Adichie’s speech

I am really moved by Adichie’s speech. In a very simple, well-organized speech with a healthy dose of humor, she expresses her feelings regarding stereotypes that all of us are prone to. She touches some other themes such as poverty, racism, and dignity but in a very sharp, inoffensive way. One of her powerful quotes that I particularly like is “The single story creates stereotypes, and the problem with stereotypes is not that they are untrue, but that they are incomplete. They make one story become the only story.” This could not be truer! The real issue here is that we are so quick to judge others based on very little information provided (sometimes not even any but based on someone’s physical appearance only; be it a skin color, big nose, height or weight). If we only were willing to invest some time and learn more about each other, a lot of tragedies or at least hurt feeling would be prevented.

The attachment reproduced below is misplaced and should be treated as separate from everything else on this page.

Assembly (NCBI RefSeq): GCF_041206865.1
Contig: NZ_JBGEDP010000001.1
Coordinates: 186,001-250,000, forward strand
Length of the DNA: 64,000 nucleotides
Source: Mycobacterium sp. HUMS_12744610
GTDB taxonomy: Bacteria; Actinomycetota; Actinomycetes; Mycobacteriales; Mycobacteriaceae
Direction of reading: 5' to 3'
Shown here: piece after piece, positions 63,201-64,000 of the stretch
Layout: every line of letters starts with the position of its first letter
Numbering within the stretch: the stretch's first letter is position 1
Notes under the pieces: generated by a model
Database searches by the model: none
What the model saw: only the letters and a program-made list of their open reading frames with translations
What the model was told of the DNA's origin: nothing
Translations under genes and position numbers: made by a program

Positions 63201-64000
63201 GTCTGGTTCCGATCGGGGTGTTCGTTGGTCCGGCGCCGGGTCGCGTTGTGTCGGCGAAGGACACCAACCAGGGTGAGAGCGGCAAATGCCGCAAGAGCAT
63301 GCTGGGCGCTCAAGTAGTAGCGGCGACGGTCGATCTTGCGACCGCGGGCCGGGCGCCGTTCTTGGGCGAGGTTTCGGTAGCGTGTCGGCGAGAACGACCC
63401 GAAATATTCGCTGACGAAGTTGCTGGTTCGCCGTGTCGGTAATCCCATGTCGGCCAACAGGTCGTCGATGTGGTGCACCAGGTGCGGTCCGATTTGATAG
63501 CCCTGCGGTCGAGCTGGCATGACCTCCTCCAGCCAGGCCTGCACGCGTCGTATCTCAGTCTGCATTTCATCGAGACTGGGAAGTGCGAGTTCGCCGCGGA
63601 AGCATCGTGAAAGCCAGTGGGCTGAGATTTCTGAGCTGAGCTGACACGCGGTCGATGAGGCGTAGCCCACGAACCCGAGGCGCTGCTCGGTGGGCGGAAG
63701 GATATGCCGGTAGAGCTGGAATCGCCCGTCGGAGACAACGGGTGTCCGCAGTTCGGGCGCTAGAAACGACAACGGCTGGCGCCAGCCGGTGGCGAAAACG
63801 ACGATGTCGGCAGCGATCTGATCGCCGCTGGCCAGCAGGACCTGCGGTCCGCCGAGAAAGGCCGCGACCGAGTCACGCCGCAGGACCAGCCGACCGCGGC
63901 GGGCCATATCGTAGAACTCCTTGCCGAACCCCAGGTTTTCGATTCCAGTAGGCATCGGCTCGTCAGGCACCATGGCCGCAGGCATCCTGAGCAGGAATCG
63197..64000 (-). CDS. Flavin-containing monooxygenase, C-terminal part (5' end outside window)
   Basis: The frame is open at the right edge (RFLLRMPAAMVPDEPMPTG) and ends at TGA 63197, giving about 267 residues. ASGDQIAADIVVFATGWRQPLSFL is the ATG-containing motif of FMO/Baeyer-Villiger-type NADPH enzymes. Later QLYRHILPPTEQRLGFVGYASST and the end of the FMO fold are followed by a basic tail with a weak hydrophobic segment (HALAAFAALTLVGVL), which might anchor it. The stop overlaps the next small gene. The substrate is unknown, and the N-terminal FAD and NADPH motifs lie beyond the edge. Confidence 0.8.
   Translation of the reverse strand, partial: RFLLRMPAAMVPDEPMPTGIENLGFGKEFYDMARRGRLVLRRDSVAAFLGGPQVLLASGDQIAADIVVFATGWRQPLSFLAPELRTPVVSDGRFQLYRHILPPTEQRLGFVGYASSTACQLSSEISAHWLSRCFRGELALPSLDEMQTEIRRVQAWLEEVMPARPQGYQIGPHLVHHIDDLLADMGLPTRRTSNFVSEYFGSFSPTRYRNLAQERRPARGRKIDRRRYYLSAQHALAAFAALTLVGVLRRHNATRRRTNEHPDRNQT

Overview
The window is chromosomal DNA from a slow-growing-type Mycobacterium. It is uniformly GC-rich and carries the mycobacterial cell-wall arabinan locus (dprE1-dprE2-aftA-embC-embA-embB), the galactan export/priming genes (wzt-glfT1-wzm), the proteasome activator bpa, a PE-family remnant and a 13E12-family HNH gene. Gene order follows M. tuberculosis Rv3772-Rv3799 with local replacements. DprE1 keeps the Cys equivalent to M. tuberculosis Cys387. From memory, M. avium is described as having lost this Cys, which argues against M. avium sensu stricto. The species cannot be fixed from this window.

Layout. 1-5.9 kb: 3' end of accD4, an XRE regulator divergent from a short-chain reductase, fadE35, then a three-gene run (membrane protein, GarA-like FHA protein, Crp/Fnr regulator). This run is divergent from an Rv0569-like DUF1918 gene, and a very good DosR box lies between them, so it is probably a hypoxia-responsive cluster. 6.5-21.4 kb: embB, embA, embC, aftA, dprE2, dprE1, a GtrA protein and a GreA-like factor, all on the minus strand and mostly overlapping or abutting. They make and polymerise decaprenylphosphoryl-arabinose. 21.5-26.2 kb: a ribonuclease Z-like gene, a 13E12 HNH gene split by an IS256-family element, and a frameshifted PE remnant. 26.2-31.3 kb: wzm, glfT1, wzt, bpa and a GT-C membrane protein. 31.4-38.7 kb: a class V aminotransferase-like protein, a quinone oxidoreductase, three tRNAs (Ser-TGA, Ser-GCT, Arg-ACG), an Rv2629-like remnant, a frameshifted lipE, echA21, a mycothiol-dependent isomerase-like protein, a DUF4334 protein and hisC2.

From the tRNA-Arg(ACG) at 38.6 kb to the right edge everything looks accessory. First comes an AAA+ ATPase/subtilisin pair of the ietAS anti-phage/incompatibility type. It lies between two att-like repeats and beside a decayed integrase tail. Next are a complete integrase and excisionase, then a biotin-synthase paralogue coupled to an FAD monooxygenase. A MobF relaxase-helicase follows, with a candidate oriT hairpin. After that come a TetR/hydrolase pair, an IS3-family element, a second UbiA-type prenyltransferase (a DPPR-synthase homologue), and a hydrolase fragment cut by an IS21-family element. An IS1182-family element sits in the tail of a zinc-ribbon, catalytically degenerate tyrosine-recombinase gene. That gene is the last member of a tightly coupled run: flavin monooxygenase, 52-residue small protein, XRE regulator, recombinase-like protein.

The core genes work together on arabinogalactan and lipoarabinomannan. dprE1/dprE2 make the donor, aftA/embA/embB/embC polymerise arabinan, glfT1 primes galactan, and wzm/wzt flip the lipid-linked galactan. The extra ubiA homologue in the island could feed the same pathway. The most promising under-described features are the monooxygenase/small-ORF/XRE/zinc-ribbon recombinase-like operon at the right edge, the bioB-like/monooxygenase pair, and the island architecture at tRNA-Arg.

While I was listening to her speech, I felt embarrassed. I was grateful that no one was next to me to see me turning red ashamed of my own ignorance. Just like the roommate she talks about in her speech, I associate Nigeria with poverty, people dying either from AIDS or starvation. Why? Partially because of my exposure to what she calls “ a single story” and that’s what we hear about most of the time but also because of my own ignorance and failure to find out the other stories and get a more complete picture.

 

Being a foreigner in America, I felt the strength of human bias on my own skin and therefore, I can identify with Adichie. Coming from what the Americans refer to as one of the “second world countries,” I’ve been often asked ridiculous questions such as if we watch TV in Serbia…

 

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One response to “Adichie’s speech

  1. My favorite part of this response–all of which I love–is your embarrassment. Of course, I’m not happy that you’re embarrassed, but it indicates your open mind and humility. I, too, can relate to this response. Every time I see the video, it’s a reminder for me. Great job!

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